Factors in Opposition Performance: The Conservative Experience since 1867

  • Stuart Ball

Abstract

The Conservative Party has been in office much more than it has been in opposition, and its public identity and its own self-image are bound up with being a party of government. Between 1867 and the end of 2004, the Conservatives were in office for 86 years and in opposition for 51 years (see Table 1.1 below). Periods of extended dominance led to the Conservatives being seen as the ‘natural’ party of government, which was to their electoral advantage. The consequence was that they found opposition to be stressful, considering it an aberrant state of affairs rather than part of the normal cycle. However, although sometimes difficult and turbulent, the spells in opposition have been of crucial importance in the history and development of the Conservative Party. The most significant changes in its attitudes, policies and organization have followed from the shock of defeat. The Conservatives’ uncomfortable spells in opposition have seen leadership crises, factional strife and intense debate over the Party’s future direction. They have also often been the springboard for recovering power, and the foundation for the next spell of political dominance.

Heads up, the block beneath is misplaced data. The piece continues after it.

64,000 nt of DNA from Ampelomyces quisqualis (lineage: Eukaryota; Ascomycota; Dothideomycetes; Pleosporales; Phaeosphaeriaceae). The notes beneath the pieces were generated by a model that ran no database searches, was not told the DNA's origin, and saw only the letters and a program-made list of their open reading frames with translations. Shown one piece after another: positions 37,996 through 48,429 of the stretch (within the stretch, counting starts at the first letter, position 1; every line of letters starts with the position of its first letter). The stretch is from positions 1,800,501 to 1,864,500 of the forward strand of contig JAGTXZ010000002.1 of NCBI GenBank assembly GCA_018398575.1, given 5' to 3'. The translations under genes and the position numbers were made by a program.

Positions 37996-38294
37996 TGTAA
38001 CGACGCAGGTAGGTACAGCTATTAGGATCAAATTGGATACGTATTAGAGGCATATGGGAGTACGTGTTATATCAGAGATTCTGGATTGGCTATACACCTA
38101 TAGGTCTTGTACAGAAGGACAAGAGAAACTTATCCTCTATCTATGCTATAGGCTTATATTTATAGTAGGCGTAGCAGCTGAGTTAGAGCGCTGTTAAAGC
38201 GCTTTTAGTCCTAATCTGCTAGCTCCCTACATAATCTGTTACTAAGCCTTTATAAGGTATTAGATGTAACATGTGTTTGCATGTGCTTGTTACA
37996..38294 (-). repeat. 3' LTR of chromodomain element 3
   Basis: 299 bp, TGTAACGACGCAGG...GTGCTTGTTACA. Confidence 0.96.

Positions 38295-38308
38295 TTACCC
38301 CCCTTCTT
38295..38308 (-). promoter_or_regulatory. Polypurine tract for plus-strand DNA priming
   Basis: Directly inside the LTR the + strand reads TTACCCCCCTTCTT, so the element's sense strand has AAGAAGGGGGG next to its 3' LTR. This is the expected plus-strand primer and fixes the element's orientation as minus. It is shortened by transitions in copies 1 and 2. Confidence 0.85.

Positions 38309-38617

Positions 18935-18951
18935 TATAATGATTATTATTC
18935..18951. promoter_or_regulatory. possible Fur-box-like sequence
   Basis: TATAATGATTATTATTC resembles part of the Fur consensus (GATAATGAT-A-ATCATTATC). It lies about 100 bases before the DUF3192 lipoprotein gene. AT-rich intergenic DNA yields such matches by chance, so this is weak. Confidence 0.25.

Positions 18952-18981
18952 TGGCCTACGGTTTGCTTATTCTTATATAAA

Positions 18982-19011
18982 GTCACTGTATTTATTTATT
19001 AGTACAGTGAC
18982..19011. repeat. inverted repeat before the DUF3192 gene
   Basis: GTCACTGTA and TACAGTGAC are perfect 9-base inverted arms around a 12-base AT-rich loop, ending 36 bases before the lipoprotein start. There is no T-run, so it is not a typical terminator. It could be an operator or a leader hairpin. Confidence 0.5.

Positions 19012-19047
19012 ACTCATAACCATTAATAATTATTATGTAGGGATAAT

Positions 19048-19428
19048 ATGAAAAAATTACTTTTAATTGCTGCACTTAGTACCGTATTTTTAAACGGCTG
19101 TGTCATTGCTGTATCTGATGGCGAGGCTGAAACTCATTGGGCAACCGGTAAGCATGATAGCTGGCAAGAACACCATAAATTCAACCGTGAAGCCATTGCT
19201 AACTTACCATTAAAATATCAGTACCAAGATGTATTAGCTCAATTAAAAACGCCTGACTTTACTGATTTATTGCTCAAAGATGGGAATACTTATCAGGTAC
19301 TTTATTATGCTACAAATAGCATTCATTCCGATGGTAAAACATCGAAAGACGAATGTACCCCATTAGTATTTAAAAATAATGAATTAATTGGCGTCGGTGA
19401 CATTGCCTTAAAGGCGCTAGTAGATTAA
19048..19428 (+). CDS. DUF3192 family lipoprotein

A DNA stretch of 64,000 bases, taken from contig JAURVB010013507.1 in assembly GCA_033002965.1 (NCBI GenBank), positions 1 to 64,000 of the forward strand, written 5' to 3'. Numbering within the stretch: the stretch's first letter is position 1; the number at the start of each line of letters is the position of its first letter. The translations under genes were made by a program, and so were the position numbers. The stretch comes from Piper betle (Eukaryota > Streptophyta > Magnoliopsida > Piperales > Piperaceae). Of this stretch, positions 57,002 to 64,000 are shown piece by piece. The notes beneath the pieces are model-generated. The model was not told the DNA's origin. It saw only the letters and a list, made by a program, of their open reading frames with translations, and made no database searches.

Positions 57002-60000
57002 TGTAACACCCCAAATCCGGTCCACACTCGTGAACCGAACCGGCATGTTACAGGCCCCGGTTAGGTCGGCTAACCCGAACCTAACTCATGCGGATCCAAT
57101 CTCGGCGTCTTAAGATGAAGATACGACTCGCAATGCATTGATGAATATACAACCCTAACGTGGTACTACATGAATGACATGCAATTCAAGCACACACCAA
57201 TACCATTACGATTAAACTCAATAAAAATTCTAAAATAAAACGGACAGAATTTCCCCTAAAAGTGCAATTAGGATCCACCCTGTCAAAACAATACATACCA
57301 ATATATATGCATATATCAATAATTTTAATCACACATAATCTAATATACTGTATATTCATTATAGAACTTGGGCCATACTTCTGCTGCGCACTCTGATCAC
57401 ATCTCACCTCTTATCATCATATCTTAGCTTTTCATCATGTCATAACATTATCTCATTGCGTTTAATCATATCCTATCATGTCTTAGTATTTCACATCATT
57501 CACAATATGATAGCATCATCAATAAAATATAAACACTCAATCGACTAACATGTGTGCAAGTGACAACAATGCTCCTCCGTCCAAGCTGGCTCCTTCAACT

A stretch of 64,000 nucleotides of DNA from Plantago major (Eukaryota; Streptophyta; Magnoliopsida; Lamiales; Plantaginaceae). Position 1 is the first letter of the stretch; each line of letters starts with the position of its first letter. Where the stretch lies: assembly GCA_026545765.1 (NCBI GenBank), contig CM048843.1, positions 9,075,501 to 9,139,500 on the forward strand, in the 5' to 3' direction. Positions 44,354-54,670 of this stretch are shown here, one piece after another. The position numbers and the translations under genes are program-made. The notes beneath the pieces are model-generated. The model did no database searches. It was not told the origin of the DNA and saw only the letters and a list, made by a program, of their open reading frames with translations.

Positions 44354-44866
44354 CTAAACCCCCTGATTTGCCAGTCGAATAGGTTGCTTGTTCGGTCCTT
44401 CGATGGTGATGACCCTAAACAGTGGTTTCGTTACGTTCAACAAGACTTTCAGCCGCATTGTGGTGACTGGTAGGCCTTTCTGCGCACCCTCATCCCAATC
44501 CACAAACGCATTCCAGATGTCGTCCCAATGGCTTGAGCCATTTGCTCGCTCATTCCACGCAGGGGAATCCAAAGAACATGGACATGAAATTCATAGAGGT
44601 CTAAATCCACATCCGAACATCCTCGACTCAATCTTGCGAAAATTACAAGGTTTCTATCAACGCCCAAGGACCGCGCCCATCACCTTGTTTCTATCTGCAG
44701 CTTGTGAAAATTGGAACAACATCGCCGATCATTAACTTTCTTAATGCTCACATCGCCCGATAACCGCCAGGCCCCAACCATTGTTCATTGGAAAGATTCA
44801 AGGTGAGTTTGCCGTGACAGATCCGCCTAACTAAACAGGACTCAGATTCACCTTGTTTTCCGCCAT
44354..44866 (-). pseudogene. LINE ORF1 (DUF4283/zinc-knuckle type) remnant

Keywords

Corn Depression Europe Steam Income 

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Notes

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Copyright information

© Stuart Ball 2005

Authors and Affiliations

  • Stuart Ball

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